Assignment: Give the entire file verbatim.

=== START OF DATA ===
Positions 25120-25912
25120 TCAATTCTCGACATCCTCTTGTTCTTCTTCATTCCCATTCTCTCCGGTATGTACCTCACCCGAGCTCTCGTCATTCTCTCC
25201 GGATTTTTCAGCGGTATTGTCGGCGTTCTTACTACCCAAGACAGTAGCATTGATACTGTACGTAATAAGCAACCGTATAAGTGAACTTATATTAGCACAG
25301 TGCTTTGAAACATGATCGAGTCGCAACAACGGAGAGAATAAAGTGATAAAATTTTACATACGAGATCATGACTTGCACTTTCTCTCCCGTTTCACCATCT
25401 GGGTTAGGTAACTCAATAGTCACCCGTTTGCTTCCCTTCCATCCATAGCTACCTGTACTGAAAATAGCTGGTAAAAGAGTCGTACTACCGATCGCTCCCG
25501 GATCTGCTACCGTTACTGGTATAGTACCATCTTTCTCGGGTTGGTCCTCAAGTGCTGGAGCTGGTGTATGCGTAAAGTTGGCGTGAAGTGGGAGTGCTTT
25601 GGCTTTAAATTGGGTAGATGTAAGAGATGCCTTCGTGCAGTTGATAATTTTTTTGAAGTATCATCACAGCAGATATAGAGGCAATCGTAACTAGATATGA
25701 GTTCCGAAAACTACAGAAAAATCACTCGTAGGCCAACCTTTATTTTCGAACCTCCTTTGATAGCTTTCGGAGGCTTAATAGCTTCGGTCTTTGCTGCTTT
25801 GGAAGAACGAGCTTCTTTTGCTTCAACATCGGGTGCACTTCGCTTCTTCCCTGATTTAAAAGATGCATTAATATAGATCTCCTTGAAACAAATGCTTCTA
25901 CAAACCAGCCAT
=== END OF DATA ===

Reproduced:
Positions 25120-25912
25120 TCAATTCTCGACATCCTCTTGTTCTTCTTCATTCCCATTCTCTCCGGTATGTACCTCACCCGAGCTCTCGTCATTCTCTCC
25201 GGATTTTTCAGCGGTATTGTCGGCGTTCTTACTACCCAAGACAGTAGCATTGATACTGTACGTAATAAGCAACCGTATAAGTGAACTTATATTAGCACAG
25301 TGCTTTGAAACATGATCGAGTCGCAACAACGGAGAGAATAAAGTGATAAAATTTTACATACGAGATCATGACTTGCACTTTCTCTCCCGTTTCACCATCT
25401 GGGTTAGGTAACTCAATAGTCACCCGTTTGCTTCCCTTCCATCCATAGCTACCTGTACTGAAAATAGCTGGTAAAAGAGTCGTACTACCGATCGCTCCCG
25501 GATCTGCTACCGTTACTGGTATAGTACCATCTTTCTCGGGTTGGTCCTCAAGTGCTGGAGCTGGTGTATGCGTAAAGTTGGCGTGAAGTGGGAGTGCTTT
25601 GGCTTTAAATTGGGTAGATGTAAGAGATGCCTTCGTGCAGTTGATAATTTTTTTGAAGTATCATCACAGCAGATATAGAGGCAATCGTAACTAGATATGA
25701 GTTCCGAAAACTACAGAAAAATCACTCGTAGGCCAACCTTTATTTTCGAACCTCCTTTGATAGCTTTCGGAGGCTTAATAGCTTCGGTCTTTGCTGCTTT
25801 GGAAGAACGAGCTTCTTTTGCTTCAACATCGGGTGCACTTCGCTTCTTCCCTGATTTAAAAGATGCATTAATATAGATCTCCTTGAAACAAATGCTTCTA
25901 CAAACCAGCCAT